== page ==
Bill was the coordinator for the western branch of the Tour de Force. This year's ride in September will be dedicated in his honor and has been named "The Bill Pontious Memorial Ride."
Bill had many very close and lifelong friends. Bill's bond with his law enforcement brotherhood was unshakable. He was witty and always had a quick comeback; was usually the life of the party; and held strong views about many things. Bill will be sadly missed by so many wonderful people, but he would want us all to get on our bikes and ride on!
A Celebration of Life memorial service for all will be held in his honor at 11 a.m. on Friday, Aug. 15, 2014, at the Groton Bible Chapel, 66 Toll Gate Road, Groton. Burial, in Jordan Cemetery, Waterford, is private with full honors from the Groton City Police Force befitting the valiant police officer that he was.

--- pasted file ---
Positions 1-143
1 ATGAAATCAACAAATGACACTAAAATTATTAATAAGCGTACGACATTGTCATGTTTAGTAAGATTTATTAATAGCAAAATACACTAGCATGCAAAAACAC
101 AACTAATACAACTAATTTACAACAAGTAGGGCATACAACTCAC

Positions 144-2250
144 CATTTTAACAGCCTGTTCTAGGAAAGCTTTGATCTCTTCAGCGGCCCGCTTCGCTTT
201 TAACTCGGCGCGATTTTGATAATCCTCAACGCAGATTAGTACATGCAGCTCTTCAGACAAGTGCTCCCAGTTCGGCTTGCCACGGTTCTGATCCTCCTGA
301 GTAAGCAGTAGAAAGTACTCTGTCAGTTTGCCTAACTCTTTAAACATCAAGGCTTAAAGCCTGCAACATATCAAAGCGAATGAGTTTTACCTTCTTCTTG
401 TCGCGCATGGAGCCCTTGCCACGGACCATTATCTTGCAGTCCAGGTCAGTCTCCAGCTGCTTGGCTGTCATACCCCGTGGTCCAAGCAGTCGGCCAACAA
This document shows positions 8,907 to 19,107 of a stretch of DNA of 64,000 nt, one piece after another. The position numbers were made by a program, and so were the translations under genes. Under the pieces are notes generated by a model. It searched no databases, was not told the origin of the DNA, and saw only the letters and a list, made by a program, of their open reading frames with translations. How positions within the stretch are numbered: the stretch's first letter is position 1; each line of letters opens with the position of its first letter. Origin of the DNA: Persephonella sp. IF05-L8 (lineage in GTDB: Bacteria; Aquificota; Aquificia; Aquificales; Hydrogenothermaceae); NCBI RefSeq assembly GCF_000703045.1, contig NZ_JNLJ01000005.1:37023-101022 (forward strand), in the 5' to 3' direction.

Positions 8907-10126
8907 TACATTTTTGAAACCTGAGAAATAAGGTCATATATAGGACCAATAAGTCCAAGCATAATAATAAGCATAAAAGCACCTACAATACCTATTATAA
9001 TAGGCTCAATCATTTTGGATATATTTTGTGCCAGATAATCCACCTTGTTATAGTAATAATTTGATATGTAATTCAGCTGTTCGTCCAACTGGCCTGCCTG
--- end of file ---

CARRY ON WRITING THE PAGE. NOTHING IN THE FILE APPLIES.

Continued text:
Memorial gifts may be donated in Bill's memory to Camp Berea, 68 Berea Road, Hebron, NH 03241, with Bill's name on the memo line, or to the Tour de Force, PO Box 395, Washingtonville, NY 10992.
Articles featuring Officer Pontious' cycling tributes:
A CBS interview with Office Pontious can be seen here as he is a part of the Tour De Force Ride to honor a fallen Limon Officer----> http://denver.cbslocal.com/2012/04/16/metro-officers-hop-on-bikes-to-honor-fallen-limon-colleague/
Aurora Police Department
Wednesday, July 30, 2014